Editors: Tatjana Ábel, Gabriella Lengyel

Nonalcoholic Fatty Liver Disease (NAFLD)

eBook: US $69 Special Offer (PDF + Printed Copy): US $153
Printed Copy: US $119
Library License: US $276
ISBN: 978-1-68108-466-4 (Print)
ISBN: 978-1-68108-465-7 (Online)
Year of Publication: 2017
DOI: 10.2174/97816810846571170101

Introduction

Non-alcoholic fatty liver disease (NAFLD) is a common cause of elevated liver enzymes and chronic liver disease in Western countries. NAFLD is characterized by elevated liver enzymes in the absence of alcohol consumption and secondary causes of liver disease. It is an independent predictor of future risk of cardiovascular diseases, type 2 diabetes and metabolic syndrome (hypertension, abdominal obesity, dyslipidemia, glucose intolerance).

This book is a quick reference guide for medical students and professionals about NAFLD. Readers will find a summary of epidemiology, clinical features, diagnosis, imaging techniques, histopathology, and disease management. The book also presents information about NAFLD linked with hepatocellular carcinoma and guidelines for treating NAFLD in pediatric patients. Each chapter presents information in a simple, structured manner making this text an ideal handbook for supplementing hepatology modules in medical curricula.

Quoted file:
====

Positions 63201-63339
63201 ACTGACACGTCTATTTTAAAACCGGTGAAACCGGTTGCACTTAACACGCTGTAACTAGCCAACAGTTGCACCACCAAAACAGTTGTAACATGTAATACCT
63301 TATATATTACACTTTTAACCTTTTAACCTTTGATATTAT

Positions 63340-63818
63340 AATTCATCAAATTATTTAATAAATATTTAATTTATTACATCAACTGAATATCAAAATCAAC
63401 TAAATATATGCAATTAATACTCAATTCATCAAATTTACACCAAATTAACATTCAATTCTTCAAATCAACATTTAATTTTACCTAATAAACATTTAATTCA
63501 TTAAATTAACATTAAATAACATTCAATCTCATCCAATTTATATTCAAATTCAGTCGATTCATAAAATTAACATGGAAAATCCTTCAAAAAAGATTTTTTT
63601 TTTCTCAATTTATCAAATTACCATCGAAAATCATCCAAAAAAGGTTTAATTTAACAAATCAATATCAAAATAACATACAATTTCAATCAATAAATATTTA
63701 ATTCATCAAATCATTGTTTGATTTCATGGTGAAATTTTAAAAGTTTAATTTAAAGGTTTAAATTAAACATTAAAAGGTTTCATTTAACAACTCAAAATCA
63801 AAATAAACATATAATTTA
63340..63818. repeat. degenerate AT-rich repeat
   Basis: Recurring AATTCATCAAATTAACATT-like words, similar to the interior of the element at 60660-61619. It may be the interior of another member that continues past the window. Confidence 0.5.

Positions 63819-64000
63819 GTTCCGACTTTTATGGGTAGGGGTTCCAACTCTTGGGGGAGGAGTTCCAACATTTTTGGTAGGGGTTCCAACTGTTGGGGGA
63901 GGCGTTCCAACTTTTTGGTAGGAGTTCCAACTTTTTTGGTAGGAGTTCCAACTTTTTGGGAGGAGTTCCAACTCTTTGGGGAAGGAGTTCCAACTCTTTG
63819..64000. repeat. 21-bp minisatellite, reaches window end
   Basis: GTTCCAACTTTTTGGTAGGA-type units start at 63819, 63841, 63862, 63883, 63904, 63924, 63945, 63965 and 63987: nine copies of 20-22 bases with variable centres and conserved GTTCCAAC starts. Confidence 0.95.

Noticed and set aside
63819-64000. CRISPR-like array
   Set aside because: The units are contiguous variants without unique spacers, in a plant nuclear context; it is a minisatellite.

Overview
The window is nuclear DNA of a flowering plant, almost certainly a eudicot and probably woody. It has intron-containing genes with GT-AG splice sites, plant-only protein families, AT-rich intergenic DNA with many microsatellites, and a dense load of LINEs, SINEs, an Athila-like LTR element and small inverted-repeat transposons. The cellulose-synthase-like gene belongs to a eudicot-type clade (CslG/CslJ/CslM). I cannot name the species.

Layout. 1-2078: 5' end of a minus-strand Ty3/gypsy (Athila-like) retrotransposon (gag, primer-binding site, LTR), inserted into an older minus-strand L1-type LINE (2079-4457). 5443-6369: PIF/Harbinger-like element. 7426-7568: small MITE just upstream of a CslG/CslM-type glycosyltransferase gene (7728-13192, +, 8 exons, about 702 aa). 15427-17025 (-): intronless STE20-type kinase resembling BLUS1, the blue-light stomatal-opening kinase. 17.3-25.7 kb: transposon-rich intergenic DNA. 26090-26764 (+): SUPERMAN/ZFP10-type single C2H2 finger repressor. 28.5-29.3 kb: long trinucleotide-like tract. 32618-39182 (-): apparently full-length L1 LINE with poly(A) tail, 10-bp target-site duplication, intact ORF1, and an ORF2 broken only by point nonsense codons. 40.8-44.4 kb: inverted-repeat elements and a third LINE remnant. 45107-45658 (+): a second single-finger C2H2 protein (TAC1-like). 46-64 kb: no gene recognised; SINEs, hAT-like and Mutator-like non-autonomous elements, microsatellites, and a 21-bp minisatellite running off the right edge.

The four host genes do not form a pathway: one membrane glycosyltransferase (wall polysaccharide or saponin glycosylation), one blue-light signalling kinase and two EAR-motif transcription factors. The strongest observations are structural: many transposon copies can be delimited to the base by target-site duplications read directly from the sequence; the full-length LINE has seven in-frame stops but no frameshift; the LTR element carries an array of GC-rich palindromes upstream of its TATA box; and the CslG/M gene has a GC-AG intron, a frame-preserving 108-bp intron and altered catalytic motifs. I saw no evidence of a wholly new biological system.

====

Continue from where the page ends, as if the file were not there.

Preface

Non-alcoholic fatty liver disease (NAFLD) is one of the most common causes of elevated liver enzymes and chronic liver disease in Western countries. Patients with elevated liver enzymes in the absence of alcohol consumption and secondary causes of liver disease are described as having NAFLD, which is an independent predictor of future risk of cardiovascular diseases, type 2 diabetes and metabolic syndrome (hypertension, abdominal obesity, dyslipidemia, glucose intolerance). The ‘two hit’ theory introduced in 1998 by Day and James proposes that development of NASH requires a second hit to an already sensitized liver by steatosis which constitutes the first hit. Recently, the ‘two hit’ theory was strongly challenged and ‘one-hit’ and ‘multiple-hit’ theories have been proposed. Insulin resistance and obesity are two important factors of pathogenesis of NAFLD. The pathomechanism of NAFLD involves multiple genetic and environmental factors. Besides the genetic susceptibility to develop the disease, it appears that promoting factors notably include: lipid intermediate accumulation, altered expression of pro-inflammatory cytokines and mitochondrial dysfunction.

Tatjana Ábel
Outpatient Department, Military Hospital,
Budapest
Hungary

&

Gabriella Lengyel
Semmelweis University, 2nd Department of Internal Medicine,
Budapest
Hungary

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